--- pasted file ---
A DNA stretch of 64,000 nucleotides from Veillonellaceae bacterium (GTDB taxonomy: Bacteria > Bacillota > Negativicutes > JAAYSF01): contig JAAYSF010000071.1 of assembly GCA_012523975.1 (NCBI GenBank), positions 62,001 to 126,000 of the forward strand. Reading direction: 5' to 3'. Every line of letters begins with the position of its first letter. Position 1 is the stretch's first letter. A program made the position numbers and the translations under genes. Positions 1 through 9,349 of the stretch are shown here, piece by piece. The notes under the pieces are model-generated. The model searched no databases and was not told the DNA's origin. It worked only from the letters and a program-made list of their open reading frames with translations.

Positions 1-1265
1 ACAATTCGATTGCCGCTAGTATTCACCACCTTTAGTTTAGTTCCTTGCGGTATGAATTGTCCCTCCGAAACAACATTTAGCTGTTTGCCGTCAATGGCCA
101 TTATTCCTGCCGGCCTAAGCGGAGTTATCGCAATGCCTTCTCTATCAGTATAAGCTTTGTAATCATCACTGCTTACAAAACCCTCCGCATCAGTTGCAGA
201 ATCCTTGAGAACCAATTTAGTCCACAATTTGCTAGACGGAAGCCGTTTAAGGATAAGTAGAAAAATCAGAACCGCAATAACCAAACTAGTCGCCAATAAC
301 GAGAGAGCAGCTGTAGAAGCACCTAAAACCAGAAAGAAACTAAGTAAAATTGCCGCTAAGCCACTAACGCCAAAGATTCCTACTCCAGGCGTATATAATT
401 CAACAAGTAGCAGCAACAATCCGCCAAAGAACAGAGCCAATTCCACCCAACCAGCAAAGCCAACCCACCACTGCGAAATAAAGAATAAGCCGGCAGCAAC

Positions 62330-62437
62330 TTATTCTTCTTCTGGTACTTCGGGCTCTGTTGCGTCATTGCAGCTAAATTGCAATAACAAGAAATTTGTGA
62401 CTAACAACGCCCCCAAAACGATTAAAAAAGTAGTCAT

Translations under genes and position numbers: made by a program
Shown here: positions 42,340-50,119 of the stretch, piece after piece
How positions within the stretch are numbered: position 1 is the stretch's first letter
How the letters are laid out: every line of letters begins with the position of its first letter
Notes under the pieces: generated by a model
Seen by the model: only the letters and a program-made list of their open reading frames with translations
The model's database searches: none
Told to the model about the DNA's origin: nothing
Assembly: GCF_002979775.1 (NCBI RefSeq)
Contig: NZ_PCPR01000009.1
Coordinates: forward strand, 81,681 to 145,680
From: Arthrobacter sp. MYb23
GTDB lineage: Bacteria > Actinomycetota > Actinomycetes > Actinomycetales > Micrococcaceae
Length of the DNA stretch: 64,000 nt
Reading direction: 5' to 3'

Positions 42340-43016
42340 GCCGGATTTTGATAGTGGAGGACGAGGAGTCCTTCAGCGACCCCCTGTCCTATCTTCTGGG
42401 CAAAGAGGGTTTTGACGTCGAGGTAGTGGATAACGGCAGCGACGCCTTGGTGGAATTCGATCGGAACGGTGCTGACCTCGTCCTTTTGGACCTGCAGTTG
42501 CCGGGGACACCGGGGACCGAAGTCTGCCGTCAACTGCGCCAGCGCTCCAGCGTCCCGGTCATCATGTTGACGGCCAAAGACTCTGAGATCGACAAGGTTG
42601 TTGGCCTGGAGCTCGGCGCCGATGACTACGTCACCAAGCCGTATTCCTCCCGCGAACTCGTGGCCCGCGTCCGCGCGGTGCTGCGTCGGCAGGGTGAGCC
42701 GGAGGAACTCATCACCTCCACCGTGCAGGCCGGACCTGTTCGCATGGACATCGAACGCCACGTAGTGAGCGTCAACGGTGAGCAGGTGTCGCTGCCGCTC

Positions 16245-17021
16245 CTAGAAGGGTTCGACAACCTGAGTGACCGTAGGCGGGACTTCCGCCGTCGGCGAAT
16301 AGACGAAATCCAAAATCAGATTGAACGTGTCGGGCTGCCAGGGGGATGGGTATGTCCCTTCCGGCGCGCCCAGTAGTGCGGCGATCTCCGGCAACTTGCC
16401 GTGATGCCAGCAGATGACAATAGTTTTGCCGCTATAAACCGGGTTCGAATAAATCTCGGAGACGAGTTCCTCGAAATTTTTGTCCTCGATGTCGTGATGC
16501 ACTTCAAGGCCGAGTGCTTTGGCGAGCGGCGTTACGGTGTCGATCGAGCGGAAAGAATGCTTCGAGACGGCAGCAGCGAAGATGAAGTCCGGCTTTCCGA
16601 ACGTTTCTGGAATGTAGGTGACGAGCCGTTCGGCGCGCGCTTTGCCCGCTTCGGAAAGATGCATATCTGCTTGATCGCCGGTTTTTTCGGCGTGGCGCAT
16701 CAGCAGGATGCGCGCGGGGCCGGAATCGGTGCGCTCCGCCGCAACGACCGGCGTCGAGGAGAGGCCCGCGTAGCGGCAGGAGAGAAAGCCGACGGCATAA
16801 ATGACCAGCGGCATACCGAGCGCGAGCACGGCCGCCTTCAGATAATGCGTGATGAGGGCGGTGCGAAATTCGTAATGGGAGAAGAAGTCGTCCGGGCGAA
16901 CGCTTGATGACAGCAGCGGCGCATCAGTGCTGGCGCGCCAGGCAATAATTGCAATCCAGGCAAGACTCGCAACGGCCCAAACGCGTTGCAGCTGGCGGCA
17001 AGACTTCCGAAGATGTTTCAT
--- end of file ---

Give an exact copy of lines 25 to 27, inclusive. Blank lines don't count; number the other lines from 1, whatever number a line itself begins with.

Reading direction: 5' to 3'

Positions 42340-43016
42340 GCCGGATTTTGATAGTGGAGGACGAGGAGTCCTTCAGCGACCCCCTGTCCTATCTTCTGGG